Perhaps you could explain because I'm no senior either.

Sorry this is the internet you could be anything from a 8 year old to a senior, I apologizes for that.

[Edited on 1-22-2013 by Poppy]
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[*] posted on 21-1-2013 at 20:39


Poppy i'm sorry for my rude post. I had really bad day and i don't like persons "mr. don't do that" everything will be dangerous. But you are right it's the internet.



Quote:

Btw, I was curious what you mean't by not being the possibility of existence for pure samples of Fe2+? Is there a formula for that? Perhaps you could explain because I'm no senior either.


pure Fe2+ means that you have no Fe3+ ions on solution. All iron cations are Fe2+ ok? (anion doesn't important)


Quote:

"Have you thought the guess that a link about manufacture of swords would be nothing but the interest of a high degree cientifical inquirings of a not to be molested at all senior?"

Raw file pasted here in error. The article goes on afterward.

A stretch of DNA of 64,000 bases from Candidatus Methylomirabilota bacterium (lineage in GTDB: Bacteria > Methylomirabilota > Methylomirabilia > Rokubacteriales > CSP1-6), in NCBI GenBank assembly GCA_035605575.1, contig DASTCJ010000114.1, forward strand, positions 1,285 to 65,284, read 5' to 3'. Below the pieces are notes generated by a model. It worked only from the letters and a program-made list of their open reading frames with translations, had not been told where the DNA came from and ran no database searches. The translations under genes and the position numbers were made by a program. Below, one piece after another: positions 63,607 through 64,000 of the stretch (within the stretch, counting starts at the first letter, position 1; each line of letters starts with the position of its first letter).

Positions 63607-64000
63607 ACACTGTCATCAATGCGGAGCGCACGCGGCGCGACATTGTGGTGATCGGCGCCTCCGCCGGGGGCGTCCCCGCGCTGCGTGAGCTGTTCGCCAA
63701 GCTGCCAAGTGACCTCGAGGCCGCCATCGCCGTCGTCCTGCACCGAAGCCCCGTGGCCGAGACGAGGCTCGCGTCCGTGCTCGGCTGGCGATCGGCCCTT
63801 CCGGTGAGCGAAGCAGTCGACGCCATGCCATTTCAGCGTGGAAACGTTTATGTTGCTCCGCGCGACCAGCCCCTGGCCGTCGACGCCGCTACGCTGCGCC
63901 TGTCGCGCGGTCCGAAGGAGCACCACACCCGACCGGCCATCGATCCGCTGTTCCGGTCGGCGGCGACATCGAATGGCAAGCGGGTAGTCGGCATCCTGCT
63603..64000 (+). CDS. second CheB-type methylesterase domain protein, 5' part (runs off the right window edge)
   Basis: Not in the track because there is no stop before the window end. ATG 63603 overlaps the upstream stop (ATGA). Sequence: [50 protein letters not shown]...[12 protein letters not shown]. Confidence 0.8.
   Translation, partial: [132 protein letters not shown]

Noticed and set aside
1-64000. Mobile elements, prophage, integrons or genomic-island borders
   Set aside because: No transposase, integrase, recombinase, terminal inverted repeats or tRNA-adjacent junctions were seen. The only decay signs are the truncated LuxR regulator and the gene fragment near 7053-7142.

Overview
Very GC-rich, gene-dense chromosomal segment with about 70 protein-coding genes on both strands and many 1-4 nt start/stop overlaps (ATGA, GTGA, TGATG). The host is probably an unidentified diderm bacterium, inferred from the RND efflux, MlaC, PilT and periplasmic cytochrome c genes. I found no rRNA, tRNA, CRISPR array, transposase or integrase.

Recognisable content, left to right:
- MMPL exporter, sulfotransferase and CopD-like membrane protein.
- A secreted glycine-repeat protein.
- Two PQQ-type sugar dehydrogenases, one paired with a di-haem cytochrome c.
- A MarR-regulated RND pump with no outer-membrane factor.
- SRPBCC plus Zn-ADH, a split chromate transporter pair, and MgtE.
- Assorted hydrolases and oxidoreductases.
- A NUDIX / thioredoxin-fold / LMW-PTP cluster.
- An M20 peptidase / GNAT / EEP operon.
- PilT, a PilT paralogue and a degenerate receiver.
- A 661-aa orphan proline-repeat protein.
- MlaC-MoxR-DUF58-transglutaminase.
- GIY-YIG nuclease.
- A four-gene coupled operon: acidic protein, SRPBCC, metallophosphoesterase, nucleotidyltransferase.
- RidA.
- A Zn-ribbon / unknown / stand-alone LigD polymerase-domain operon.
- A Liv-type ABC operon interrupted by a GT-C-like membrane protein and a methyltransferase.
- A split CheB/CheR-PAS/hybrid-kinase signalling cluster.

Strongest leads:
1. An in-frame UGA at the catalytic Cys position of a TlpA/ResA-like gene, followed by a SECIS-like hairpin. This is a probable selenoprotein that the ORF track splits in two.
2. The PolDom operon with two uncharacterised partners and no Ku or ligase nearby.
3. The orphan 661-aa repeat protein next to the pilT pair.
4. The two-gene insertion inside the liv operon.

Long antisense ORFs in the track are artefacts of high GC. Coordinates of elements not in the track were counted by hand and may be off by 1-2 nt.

I don't get it.

------------------

And.. my "stupid" question;
Yes maybe it's basic chemistry. but everyone makes simple mistakes sometimes.

And maybe stupid questions will be great inventions Poppy. an example: You should check Daniel Shechtman's life and research career.

I'm sorry again for rude post.





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[*] posted on 21-1-2013 at 20:44


Quote: Originally posted by uzaymaymunu  
Fe^3+ + e --> Fe^2+ = +0.77 V and positive potential means reaction is themodynamically "voluntary" reaction. And it generally means the reactant more stable than reactives. (gibbs equation)